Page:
Post-Summit Direction

One of the common themes in both calls was expanding the reach to more people with diabetes.  George said, and I love this,  “getting diagnosed may suck, but there’s an entire online community that can help you make sense of it and support you every day.”

The bottom line?  How do we all give back what we have received from the online community, and how do we help more people.  We all want Roche to leverage their position in the industry to help us help more people.  I love that.

We talked a little bit about some sort of “Social Media 101” eBook or pamphlet that can be distributed and help get more people involved.  Something to help people feel more comfortable with interacting online, introducing them to the many “channels” that are available, and providing some “starting points”.

There was some talk of a centralized “blog roll”, but I have some concerns with this.  The phrase “Social Media” means so much more than just “blogs”, and all of us bloggers would do well to remember all of the other ways people are interacting online.  By talking “blogs” and “blog rolls” and “blog this” and “blog that”, we’re excluding a lot of valuable people, even if it is just unintentional language.

Summit Survey
About sixty percent of the attendees had completed the survey as of July 30th.  I was pretty disappointed to hear that just over half of us completed the survey.  How do we expect anything to come from these summits if we don’t provide ALL the feedback we have?  C’mon guys!  Let’s help Roche help us to help everyone!  Sixty percent?  That is pitiful.  I am calling you out here and now.  If you attended the summit and have not completed the survey you are not pulling your weight.

Todd (from Roche) compiled the survey results into a “Top Ten” list of themes:

10) More information about Roche products.  Don’t want an infomercial but more about what Roche is working on.
9) A clearer explanation of what Roche gets out of the Summit
8) Make sure future conferences are tied to one of the major conferences (ADA, CWD, etc.) and/or centrally located (Chicago, Indianapolis).
7) More transparency about who’s been invited and why they were selected.
6) More communication between Type 1s and Type 2s
5) More opportunities to give feedback regarding non-social media efforts.
4) More opportunities for collaboration with ADA/AADE.  Appreciate the first step, but want to work with them directly.
3) Looking for direct follow-up from ADA/AADE regarding summit.  Please make sure that this wasn’t a “one and done”
2) Don’t rush the schedule.  Better to fully explore one idea than rush through many.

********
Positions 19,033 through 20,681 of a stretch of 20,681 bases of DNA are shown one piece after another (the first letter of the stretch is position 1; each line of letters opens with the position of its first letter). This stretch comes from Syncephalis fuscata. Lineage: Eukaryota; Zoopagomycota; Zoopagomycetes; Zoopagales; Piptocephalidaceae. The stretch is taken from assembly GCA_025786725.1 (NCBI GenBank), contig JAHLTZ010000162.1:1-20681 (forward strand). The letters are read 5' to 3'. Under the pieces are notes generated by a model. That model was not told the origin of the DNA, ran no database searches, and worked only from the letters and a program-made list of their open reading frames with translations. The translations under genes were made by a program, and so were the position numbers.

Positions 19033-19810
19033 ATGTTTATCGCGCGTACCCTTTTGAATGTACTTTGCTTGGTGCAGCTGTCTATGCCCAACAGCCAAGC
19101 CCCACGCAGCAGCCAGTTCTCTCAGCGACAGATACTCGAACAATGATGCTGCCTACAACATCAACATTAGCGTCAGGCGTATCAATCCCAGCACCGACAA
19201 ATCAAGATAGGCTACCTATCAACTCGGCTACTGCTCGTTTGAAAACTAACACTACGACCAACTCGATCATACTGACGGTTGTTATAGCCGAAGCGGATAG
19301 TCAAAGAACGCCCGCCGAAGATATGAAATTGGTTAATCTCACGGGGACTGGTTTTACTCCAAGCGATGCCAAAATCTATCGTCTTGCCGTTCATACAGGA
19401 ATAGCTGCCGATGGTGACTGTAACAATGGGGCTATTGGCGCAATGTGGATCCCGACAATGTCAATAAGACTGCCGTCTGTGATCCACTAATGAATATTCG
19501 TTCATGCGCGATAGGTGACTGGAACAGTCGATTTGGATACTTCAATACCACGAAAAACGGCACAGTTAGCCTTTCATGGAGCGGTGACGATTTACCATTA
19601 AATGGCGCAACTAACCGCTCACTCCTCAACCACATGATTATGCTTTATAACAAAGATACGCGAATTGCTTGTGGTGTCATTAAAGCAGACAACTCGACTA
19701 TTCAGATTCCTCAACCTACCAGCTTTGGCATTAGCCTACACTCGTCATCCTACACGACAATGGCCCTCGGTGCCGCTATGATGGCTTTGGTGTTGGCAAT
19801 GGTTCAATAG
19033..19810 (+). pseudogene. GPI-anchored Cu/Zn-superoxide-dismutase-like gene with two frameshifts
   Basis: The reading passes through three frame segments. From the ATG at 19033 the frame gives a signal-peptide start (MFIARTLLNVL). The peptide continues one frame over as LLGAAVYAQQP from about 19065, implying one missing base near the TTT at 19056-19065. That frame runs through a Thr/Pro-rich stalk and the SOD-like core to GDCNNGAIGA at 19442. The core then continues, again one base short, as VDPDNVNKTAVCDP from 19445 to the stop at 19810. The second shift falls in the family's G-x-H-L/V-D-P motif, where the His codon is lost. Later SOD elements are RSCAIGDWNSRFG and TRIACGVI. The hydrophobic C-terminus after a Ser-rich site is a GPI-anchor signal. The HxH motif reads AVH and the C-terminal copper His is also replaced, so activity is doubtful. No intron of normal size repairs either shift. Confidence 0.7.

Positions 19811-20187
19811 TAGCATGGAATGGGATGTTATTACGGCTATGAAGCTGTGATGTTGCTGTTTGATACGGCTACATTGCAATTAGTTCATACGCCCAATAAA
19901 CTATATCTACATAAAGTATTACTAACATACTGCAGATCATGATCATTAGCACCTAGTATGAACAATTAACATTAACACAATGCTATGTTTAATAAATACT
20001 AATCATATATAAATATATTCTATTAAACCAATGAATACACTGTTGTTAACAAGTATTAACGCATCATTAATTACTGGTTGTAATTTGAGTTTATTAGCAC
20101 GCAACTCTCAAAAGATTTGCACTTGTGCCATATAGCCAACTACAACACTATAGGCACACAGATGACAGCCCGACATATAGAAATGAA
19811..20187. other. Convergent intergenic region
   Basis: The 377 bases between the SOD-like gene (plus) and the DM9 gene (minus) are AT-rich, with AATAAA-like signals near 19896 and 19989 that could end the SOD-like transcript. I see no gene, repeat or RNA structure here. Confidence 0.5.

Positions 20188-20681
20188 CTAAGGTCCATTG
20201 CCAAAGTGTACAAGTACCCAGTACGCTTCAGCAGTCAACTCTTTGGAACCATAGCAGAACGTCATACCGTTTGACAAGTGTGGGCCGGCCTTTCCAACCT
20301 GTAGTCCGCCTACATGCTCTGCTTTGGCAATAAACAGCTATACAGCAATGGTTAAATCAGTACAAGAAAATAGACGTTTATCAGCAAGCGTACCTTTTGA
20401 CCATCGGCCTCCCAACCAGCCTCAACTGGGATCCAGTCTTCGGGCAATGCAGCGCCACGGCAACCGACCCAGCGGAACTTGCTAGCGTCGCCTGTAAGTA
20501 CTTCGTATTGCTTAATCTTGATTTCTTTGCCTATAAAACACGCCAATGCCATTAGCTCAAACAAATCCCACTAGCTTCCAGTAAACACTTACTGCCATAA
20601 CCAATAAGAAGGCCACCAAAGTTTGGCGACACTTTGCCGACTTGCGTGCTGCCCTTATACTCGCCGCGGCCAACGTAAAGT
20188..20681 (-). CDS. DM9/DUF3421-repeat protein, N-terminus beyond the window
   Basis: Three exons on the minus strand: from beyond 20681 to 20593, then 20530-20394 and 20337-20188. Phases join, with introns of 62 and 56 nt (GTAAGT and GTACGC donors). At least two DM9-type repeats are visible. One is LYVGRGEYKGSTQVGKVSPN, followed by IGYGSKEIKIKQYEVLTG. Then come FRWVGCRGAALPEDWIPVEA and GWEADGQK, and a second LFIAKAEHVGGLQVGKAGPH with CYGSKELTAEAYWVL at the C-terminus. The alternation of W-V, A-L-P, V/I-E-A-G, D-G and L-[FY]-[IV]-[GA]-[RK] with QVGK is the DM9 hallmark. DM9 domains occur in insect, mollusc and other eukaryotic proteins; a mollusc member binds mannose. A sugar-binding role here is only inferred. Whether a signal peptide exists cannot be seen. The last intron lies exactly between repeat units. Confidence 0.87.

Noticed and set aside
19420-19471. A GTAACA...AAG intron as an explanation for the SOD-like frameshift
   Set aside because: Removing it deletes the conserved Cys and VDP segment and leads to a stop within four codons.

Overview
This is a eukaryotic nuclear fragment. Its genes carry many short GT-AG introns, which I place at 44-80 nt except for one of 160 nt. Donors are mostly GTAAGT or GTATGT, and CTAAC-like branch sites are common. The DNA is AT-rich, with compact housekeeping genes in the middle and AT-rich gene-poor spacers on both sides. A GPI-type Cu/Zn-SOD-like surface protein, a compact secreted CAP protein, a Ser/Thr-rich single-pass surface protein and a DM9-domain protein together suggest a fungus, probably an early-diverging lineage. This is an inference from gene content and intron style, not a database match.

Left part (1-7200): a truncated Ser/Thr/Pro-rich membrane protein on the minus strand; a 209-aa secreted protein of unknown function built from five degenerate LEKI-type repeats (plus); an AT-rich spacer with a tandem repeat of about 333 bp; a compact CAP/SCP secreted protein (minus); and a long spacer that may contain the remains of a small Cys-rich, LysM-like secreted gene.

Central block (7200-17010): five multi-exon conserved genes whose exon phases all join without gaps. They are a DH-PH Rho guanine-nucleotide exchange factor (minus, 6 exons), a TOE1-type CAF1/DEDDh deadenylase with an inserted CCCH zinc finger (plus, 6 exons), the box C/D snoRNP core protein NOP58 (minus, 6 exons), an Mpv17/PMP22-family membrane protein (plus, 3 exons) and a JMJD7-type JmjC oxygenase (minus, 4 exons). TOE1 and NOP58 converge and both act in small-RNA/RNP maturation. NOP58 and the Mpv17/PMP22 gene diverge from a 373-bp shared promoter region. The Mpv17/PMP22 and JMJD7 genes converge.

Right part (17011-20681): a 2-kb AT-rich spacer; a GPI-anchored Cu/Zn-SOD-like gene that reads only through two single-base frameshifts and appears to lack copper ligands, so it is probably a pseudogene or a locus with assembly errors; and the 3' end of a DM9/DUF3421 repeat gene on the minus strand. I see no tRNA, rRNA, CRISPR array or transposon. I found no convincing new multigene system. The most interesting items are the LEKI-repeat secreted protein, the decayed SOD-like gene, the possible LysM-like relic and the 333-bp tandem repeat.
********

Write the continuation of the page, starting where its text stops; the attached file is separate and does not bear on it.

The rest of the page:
1) More focus on social media at future summits

Looking at the survey results, I feel pretty satisfied.  You can see from the results that everyone who completed the survey (60% ?!) have good, honest, service-oriented intentions about where this goes from here.

World Diabetes Day

Roche has committed to leading a global effort around World Diabetes Day.  Roche has also committed to helping Manny and the Diabetes Hands Foundation put together an online video to promote diabetes awareness and World Diabetes Day.  Part of Roche’s involvement will include donating a relatively large number of test strips, tied to how successful this video is in the online community.  The details are still being worked out, but the better this video does, the more strips get  donated to people in need.

Next Steps with ADA/AADE

ADA: Director of Communications, Lois Witkop, who you may have seen on Amy’s Blog, is particularly interested in hearing from those of us with type 1 diabetes about how the ADA can be more responsive to our needs.  We are told that we will be hearing from her directly soon, but have also been given her e-mail address to help facilitate conversation.

AADE: Since the summit, AADE is working to add our information to their blog roll and also want to know if we would like to receive their advocacy e-mails.

Both: Roche has talked to both organizations about attending future calls when they would like to discuss a particular issue with us or they have information to share.  They could separately reach out to us, but value having an existing session to tap in to.  We are to look for them to attend future calls when it makes sense.

My take on the next steps?  I feel that we may be starting to earn the trust of Lois Witkop, and hopefully through her, also more of the organization.  I was pretty disappointed with the AADE steps, but that part of the actual meeting was a disaster too.  Maybe I was hoping for some show of desire to open communication more so we can find ways to help each other help more people with diabetes.